Lesson Study

Taking Professional Learning into the Classroom

by Leanne Miller, OCT

Above, from left: Classroom teacher Natasha Moore, OCT, Special Education resource teacher Avril Metivier, OCT, then-pre-service teacher Athena Prosdocimo, OCT, and principal Fred Albi, OCT, confer during the implementation stage of a Lesson Study at St. Josephine Bakhita Catholic ES in Brampton.

It’s a validation of what you do in your classroom. The opportunity for collaboration is big – shared dialogue, shared problem solving, shared strategies, shared ways to help struggling kids, bored kids, all types of learners. There’s opportunity to debrief and get feedback from colleagues – targeted and focused, nothing personal. It’s all about sharpening lesson delivery and ensuring that all kids, all types of learners, get it all the time.

That’s how the eight members of the science Lesson Study team at Walkerville CI in the Greater Essex DSB sum up their experience.

Barbara Mitchell, OCT, who teaches Grade 1 at Roxborough Park Elementary School in the Hamilton-Wentworth DSB, remembers “sit and get” professional development sessions where teachers were bombarded with information one day and expected to incorporate it into their classes the next.

The Lesson Study (LS) approach enables teachers to discuss, observe, reflect on and improve their practice over time. It encourages reflection on how they teach, not just what they teach. A group of teachers may spend an entire school year and several time-released days working on just one lesson. The group will set goals, do research, develop a lesson plan, deliver and watch the lesson, and debrief, analyzing student and teacher learning.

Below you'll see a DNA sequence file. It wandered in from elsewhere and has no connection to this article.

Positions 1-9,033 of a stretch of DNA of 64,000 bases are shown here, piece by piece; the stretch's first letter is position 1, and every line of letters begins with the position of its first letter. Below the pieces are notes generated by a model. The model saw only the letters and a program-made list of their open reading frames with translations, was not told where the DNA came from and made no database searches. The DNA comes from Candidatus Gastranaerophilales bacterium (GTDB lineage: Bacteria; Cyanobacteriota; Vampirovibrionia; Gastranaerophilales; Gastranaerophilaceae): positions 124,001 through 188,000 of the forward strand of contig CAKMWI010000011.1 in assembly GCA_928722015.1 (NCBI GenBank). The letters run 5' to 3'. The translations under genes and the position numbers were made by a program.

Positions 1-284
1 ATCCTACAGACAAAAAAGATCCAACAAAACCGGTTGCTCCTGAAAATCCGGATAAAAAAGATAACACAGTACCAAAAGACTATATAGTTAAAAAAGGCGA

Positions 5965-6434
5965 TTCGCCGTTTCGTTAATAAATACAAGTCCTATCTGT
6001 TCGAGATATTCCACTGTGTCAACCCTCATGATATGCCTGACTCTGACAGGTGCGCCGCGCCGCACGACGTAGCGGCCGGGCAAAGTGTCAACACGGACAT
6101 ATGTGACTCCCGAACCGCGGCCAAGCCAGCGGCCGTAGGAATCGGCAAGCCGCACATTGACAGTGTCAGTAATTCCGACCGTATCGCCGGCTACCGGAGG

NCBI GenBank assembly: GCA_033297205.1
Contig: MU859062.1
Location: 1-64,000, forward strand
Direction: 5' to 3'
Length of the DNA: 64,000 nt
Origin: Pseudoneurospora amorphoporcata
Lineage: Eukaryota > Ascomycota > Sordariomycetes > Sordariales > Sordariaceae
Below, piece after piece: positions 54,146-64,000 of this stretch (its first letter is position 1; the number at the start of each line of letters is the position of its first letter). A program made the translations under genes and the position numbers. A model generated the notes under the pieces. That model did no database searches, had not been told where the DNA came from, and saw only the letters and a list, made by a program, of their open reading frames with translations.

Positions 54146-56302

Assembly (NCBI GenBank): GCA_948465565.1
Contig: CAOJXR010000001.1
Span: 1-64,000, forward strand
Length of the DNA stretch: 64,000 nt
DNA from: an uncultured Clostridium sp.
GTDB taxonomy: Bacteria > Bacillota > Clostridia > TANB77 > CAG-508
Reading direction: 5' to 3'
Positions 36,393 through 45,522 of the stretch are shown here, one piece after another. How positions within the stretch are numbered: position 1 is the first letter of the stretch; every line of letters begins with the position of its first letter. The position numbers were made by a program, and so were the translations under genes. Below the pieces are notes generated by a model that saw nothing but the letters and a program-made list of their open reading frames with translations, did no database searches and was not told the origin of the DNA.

“The support and collegial talk among the Lesson Study team members – especially the support of the coach – allows us to think about and change our practice and to share and learn from each other,” says Mitchell.

Greater Essex and Hamilton-Wentworth are only two of the many boards across the province that are using LS as one type of embedded professional development. It’s proving to be a success.

Recently, Jenni Donohoo, OCT, heard Thomas Guskey, a professor at the University of Kentucky and an expert in research and evaluation, speak. He said, “Less emphasis on what’s new and more emphasis on what works.”

That sums it up for Donohoo, Research and Evaluation Consultant for the Greater Essex DSB. “It really captures how I feel about powerful designs for professional learning, such as Lesson Study, and that is why we continue to promote it and support it,” she says.

She adds that they have taken to heart the work of American researchers Bruce Joyce and Beverly Showers, which shows that, without follow-up support, only five per cent of teachers actually transfer learning from PD workshops into classroom practice. Adding practice, feedback and coaching caused the figure to rise to 75-90 per cent.

Mitchell’s experience confirms these findings.

Examining practice with new eyes

Lesson Study is about a group of professionals with shared goals and a strong level of trust and respect collaborating to improve their lesson-delivery skills though talking, researching, planning, observing and sharing feedback.

James Stigler and James Hiebert, who introduced LS to North Americans after they studied Japan’s teaching system and its method of embedded professional learning, describe it as a way for teachers to examine their own practice “with new eyes.”

Optics was recently added to the Grade 10 science curriculum, and at Walkerville CI, science teachers want to make sure non-physics teachers can teach it properly. They want to integrate more differentiated instruction (DI), literacy strategies and critical-thinking skills into their practice.